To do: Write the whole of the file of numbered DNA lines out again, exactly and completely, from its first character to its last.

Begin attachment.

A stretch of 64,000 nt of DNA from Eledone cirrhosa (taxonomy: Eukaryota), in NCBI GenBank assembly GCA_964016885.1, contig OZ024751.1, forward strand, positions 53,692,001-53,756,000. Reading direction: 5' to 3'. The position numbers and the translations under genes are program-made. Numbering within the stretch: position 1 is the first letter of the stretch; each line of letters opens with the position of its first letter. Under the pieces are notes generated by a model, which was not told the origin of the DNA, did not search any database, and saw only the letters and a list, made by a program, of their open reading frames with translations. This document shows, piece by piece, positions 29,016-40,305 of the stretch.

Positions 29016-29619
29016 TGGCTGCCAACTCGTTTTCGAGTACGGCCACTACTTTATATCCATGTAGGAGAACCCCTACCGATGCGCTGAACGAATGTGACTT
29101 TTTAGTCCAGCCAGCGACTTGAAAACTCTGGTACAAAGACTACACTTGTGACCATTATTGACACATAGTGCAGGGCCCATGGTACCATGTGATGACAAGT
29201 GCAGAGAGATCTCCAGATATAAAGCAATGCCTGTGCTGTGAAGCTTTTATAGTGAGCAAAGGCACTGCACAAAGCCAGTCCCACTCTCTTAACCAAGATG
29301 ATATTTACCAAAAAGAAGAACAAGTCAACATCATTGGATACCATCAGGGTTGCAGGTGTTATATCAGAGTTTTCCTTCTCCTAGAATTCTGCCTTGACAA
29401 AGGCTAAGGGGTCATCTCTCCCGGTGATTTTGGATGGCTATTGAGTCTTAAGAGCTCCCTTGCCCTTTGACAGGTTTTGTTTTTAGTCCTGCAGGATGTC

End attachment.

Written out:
A stretch of 64,000 nt of DNA from Eledone cirrhosa (taxonomy: Eukaryota), in NCBI GenBank assembly GCA_964016885.1, contig OZ024751.1, forward strand, positions 53,692,001-53,756,000. Reading direction: 5' to 3'. The position numbers and the translations under genes are program-made. Numbering within the stretch: position 1 is the first letter of the stretch; each line of letters opens with the position of its first letter. Under the pieces are notes generated by a model, which was not told the origin of the DNA, did not search any database, and saw only the letters and a list, made by a program, of their open reading frames with translations. This document shows, piece by piece, positions 29,016-40,305 of the stretch.

Positions 29016-29619
29016 TGGCTGCCAACTCGTTTTCGAGTACGGCCACTACTTTATATCCATGTAGGAGAACCCCTACCGATGCGCTGAACGAATGTGACTT
29101 TTTAGTCCAGCCAGCGACTTGAAAACTCTGGTACAAAGACTACACTTGTGACCATTATTGACACATAGTGCAGGGCCCATGGTACCATGTGATGACAAGT
29201 GCAGAGAGATCTCCAGATATAAAGCAATGCCTGTGCTGTGAAGCTTTTATAGTGAGCAAAGGCACTGCACAAAGCCAGTCCCACTCTCTTAACCAAGATG
29301 ATATTTACCAAAAAGAAGAACAAGTCAACATCATTGGATACCATCAGGGTTGCAGGTGTTATATCAGAGTTTTCCTTCTCCTAGAATTCTGCCTTGACAA
29401 AGGCTAAGGGGTCATCTCTCCCGGTGATTTTGGATGGCTATTGAGTCTTAAGAGCTCCCTTGCCCTTTGACAGGTTTTGTTTTTAGTCCTGCAGGATGTC